November 20th, 2013

gorilla thoughtful

Nonverbal Communication Lightman Style

We're on season 3, watching the last season of Lie to Me. The first season is perhaps the best, with plenty of good information mixed in about how to read people's emotions on their faces and bodies. The second season turns into a FBI story, and the third season is more police oriented---they were trying for a larger audience but apparently didn't get it. Only dorks like me who are curious about nonverbal communication stick with it.

The lead character, Cal Lightman, is a great study in body language. I don't know the actor's name but I am impressed. He does this thing I call the "Lightman Flop" which is to say that he jumps up into the air and lands on people's couches in a sprawled position that says "I own this place" and also "climb aboard" to any attractive women. He also shows his distrust of various characters with a toothy "smile" that isn't friendly at all---it's more of a snarl, and he is showing his teeth as if to say "Look out, I bite". One other notable thing that Cal the character does is he is very relaxed, intentionally relaxed. Being able to shrug off tension, to grimace and then release the face, is something most of us could use some practice at. Watching his swaying walk and the way his mouth hangs open when he is listening carefully has me experimenting with new ways of relaxing myself, and of conveying that I am paying my full attention. One of the recent episodes in season 3 showed him training a cop to fool lie detection specialists, and the main tidbit I took from it is "relax your cheeks" and keep after it, to avoid showing emotions that you don't want to show.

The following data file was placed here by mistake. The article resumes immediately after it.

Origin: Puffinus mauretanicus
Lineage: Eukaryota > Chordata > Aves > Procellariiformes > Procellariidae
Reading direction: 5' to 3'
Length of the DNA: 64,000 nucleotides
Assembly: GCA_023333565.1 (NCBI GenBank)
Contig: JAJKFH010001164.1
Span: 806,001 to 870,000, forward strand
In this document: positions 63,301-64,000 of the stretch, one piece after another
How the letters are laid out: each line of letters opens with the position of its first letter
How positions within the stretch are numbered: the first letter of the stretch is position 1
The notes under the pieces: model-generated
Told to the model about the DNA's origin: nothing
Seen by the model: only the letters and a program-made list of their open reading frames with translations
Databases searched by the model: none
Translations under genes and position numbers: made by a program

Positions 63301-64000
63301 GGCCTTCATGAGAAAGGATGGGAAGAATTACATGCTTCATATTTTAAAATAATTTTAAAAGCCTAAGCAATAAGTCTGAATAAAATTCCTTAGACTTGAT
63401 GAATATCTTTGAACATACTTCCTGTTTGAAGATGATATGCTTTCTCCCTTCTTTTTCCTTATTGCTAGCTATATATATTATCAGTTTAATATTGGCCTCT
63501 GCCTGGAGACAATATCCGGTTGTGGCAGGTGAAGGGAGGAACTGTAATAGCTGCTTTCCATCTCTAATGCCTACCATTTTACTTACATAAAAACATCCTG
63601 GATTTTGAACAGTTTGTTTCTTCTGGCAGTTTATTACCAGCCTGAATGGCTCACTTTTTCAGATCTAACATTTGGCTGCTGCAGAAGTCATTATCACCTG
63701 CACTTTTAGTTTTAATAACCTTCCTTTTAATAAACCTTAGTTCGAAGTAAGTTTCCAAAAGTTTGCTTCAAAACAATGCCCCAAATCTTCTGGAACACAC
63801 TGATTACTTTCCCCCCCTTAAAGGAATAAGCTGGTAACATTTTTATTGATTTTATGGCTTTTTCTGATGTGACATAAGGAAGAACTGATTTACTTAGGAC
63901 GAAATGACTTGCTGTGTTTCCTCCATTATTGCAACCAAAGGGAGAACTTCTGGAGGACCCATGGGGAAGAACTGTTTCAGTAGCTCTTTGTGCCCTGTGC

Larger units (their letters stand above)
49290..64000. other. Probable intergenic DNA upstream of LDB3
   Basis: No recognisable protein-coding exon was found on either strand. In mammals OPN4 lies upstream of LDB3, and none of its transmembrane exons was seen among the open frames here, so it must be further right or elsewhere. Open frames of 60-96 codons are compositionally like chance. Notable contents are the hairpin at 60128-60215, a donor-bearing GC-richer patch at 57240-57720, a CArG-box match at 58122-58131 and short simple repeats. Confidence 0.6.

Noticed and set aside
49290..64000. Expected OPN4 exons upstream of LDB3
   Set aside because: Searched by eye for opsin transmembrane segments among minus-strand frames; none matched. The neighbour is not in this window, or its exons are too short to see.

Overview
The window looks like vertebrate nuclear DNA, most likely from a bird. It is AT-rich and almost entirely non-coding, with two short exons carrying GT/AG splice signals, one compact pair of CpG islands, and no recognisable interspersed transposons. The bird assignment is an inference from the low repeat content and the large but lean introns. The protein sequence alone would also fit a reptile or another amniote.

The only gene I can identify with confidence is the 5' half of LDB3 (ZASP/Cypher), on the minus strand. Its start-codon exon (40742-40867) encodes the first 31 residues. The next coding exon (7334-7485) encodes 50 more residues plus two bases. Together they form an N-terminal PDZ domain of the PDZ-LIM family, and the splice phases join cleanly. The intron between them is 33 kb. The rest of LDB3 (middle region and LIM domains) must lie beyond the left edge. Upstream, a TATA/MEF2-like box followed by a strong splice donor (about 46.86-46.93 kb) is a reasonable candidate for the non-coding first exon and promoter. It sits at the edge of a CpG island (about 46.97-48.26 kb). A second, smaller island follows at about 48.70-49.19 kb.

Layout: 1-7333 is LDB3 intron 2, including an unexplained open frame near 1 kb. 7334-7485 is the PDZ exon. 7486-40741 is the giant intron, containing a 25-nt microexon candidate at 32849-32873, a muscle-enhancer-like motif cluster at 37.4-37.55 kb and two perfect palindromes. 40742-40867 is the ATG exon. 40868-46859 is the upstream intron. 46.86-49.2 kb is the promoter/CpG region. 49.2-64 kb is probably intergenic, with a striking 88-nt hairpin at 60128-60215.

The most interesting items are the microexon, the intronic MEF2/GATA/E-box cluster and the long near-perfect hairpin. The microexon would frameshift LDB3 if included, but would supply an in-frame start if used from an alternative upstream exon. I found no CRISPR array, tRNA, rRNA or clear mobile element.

There's a lot that is said out loud in this program to teach people about nonverbal cues, but there is more that is not said, it is simply modeled, and it is up to the watcher to identify it.

Yoga for the Person who Does Dishes at a Low Sink

No time to work out, you say? Have to clear out the sink? OK then, try this. The asana for dishwashing is the Fierce pose, Utkatasana. Basically you put your feet hipwidth or narrower and parallel, and bend your legs like you were going to sit into a chair. But there is no chair. Keep your spine straight, not hunched, head up. Pull in your belly. Put your weight into your heels. Drop lower into your seat. Arms go straight overhead for the full expression of the asana, but you can wash a few dishes in between. This asana is warming, and if you persist for more than a minute or two your breathing and heart rate will increase, and your legs will begin to burn. You can hold it longer than you think you can. This asana is one of the best for back pain, both the kind that is between your shoulderblades, and the low back kind.